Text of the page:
I remember going to a Post Secret event at University once. Post Secret is an ongoing community art project where people mail in their secrets anonymously on one side of a postcard. At my University, a small group of friends decided to try doing it locally. Students could put their cards through the door of a flat on a busy shopping street, and a few weeks later there was a champagne reception to launch the exhibition of all the postcards. I went. I think maybe one of my flatmates was involved.
My overriding memory of that evening was sadness. Reading through the secrets I was overwhelmed by how much was hidden. The loneliness. The shame. The unfulfilled dreams. The fear. The guilt.
And yet also, the similarities. Here were all these anonymous secrets suddenly out in the open. I only wished that we could have found the courage to come in person, postcard in hand. I think we could have all found some strength there.
It’s far too easy to say, “I’m OK, I’m fine”, when we’re asked “how are you?”. It rolls off the tongue so easily. The risk of baring all can feel so great, because what if the person we dare to be vulnerable with does not react in the way that we hope? And so it’s far easier just to keep it all bottled up inside.
There’s a building on Place de Paris here in Luxembourg, that they have been renovating the past months. When I say renovating, I mean they have destroyed the entire building except for the fancy old facade. Some elaborate scaffolding holds the beautiful stone sculpting but through all the windows you see just emptiness. The building is a shell.
I think this is what we risk when we work so hard at keeping up the facade of perfection, or at least perfect enough. We risk becoming an empty shell. When I don’t allow anyone to see the real me, there’s a danger that the real me gets lost, disappears. Until one day I’m left wondering who I am anyway?
We think the facade is protecting us. From judgement. From disappointing others. From embarrassment. From feeling like a failure.
But when I work so hard to hold up the elaborate facade I’ve created, I lose the freedom to discover who I really am, to become all that I am supposed to be.
It’s exhausting. Can we just admit that?
It can be hard though, to give up the facade. We have become so enchanted with our false selves. We like the way they look, we like the fact that they bring admiration and respect from other people. Most days we would prefer to pretend, even to ourselves, that we’ve got it all together, than admit that there might be bits of our heart that are broken.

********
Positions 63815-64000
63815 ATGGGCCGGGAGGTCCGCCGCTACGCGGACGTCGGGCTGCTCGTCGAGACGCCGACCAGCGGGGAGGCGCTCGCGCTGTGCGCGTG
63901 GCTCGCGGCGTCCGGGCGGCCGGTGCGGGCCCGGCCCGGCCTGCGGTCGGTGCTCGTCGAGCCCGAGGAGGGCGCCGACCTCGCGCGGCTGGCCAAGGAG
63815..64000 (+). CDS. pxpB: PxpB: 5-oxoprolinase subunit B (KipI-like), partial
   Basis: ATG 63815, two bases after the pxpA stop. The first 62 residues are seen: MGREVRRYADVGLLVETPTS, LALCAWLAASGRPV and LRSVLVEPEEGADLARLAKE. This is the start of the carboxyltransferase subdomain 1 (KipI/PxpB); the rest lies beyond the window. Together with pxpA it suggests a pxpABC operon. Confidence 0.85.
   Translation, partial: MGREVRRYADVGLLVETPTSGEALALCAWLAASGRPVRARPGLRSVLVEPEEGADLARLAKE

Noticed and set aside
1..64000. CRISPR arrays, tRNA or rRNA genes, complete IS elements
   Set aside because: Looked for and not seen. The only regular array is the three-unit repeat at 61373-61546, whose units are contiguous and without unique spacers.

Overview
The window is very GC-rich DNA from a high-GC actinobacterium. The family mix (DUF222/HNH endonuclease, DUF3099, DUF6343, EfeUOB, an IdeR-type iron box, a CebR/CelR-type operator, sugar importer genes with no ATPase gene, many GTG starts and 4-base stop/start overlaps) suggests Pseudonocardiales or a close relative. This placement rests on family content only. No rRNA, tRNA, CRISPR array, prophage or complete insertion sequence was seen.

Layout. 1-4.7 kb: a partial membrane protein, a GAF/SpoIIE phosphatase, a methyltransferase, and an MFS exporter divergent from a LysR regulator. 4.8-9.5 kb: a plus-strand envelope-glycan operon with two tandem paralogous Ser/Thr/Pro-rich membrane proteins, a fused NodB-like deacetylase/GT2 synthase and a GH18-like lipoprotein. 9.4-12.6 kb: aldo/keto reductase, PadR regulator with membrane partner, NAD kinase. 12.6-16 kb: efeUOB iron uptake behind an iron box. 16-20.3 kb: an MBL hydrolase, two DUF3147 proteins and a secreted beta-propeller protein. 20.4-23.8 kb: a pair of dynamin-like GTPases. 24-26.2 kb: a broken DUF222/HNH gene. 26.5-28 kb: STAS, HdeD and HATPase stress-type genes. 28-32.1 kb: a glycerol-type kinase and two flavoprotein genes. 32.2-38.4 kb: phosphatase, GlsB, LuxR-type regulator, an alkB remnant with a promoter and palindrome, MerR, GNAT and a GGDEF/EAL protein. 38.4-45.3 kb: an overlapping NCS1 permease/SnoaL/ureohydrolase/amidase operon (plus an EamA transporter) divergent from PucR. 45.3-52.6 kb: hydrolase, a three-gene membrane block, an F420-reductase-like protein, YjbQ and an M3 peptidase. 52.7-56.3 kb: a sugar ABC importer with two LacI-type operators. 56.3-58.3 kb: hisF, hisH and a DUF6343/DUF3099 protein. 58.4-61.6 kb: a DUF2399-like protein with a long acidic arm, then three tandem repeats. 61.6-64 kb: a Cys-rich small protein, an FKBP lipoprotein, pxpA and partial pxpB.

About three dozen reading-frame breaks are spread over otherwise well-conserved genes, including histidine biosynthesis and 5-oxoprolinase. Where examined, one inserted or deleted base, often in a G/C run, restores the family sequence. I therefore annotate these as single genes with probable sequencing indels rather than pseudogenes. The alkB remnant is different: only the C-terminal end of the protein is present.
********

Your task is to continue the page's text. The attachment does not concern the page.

Last Saturday lunch found me sitting in an Italian restaurant, plates already cleared from the table, the bill paid, most of the group departed for their next thing. And I let the facade slip for a moment. Let my face crumple a little at that corner table. Started a sentence with, “actually, I could use some prayer.” And it felt like a giant relief.
To be seen. To be heard. It was sweet freedom.
In Luke9, Jesus said to his disciples,
Whoever wants to save their life will lose it, but whoever loses their life for me will save it. What good is it for someone to gain the whole world, and yet lose or forfeit their very self?
If you try and hold on to the facade you have created, the “you” you would like everyone to see, if you keep striving to appear like someone different from who you really are, try to gain the whole world this way – you will lose your life. Maybe you’ll live until you are 100 but you will not be truly living. There is a kind of life that leads to death. And there is a kind of death that leads to life.
I want to put to death the facade, I want to lose the false me. And yes, there are also appropriate boundaries. People need to earn the right to hear my stories. But no more fake. No more pretending. No more striving for everyone else’s approval.
Brene Brown says,
“Authenticity is the daily practice of letting go of who we think we’re supposed to be and embracing who we are.”
Here’s to stopping the striving, stopping the trying so hard to be everything to everyone. Here’s instead to risking vulnerability, choosing the real me – quirks and doubts and brokenness and all – and declaring it beautiful enough to drop the facade and come out of hiding.
How about you?
Last last Sunday (15th March) I preached at our church, All Nations Church of Luxembourg, on this topic of Giving Up the Facade. To listen (it’s around 20 minutes – actually, a bit more, I went over time!) you can visit the website to hear the podcast.